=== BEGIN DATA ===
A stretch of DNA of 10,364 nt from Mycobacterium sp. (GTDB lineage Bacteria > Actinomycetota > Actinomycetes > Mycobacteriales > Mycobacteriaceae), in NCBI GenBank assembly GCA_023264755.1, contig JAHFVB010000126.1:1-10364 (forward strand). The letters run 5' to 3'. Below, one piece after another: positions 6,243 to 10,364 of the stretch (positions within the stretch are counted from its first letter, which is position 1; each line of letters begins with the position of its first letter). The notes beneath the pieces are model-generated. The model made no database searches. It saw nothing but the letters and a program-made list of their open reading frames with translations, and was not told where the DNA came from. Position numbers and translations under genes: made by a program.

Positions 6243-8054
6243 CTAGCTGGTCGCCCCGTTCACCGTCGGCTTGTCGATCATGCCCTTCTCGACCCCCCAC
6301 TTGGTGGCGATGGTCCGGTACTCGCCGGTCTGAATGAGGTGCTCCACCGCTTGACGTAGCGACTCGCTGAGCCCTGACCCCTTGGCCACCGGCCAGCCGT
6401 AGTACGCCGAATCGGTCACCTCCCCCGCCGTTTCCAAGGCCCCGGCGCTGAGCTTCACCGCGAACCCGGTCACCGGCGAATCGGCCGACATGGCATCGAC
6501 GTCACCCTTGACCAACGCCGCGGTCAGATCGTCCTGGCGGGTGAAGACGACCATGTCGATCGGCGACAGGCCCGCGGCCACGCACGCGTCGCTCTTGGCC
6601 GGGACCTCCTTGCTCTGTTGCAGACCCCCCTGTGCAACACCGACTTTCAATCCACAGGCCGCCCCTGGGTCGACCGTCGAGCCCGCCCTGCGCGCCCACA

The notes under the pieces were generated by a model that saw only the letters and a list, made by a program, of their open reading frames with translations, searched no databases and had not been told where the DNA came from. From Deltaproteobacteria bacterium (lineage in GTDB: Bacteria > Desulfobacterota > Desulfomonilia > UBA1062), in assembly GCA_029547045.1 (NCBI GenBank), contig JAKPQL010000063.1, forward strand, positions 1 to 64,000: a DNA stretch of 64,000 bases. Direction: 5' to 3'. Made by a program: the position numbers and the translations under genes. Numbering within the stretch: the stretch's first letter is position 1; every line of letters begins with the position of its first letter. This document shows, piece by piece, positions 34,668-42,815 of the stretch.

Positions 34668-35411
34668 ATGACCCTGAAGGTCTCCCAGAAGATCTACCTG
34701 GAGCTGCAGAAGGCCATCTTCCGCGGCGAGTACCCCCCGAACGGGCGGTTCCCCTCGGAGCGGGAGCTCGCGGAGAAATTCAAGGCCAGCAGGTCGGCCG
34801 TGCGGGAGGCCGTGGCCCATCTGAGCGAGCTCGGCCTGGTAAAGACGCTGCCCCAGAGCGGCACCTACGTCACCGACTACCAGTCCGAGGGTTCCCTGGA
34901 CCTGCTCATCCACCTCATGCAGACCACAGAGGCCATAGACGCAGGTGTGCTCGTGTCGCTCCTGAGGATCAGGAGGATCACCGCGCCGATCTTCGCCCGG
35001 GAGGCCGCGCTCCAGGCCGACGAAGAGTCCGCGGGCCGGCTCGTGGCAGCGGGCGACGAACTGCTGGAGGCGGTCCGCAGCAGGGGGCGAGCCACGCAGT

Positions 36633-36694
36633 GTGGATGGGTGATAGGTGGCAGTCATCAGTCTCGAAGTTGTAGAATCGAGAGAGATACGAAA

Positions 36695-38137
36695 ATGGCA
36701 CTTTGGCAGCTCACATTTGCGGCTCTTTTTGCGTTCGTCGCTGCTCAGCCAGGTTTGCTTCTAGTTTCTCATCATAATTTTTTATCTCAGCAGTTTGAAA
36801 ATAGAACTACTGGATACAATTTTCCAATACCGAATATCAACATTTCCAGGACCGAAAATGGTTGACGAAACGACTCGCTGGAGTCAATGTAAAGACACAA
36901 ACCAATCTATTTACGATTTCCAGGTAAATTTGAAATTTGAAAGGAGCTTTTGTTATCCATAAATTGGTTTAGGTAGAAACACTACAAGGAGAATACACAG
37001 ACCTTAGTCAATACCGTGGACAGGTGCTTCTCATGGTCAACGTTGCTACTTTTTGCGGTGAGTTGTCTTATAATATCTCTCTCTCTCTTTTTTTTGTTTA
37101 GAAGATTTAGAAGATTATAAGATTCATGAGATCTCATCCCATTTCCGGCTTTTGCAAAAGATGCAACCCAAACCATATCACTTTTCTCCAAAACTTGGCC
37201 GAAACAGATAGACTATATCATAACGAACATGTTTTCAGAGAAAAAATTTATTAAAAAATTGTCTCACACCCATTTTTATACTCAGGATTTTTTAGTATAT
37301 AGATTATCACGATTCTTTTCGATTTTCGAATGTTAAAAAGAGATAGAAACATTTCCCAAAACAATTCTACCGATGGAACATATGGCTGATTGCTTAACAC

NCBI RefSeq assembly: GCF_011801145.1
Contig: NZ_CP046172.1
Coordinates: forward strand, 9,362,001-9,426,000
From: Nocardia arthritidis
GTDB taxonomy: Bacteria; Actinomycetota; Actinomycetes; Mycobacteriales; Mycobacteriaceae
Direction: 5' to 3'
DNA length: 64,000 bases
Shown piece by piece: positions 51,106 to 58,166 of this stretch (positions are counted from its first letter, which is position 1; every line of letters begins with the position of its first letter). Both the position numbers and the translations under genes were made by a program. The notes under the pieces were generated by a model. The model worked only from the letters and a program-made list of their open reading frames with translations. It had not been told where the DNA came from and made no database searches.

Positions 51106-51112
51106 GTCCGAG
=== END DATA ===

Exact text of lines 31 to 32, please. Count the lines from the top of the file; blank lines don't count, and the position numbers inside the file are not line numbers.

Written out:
Direction: 5' to 3'
DNA length: 64,000 bases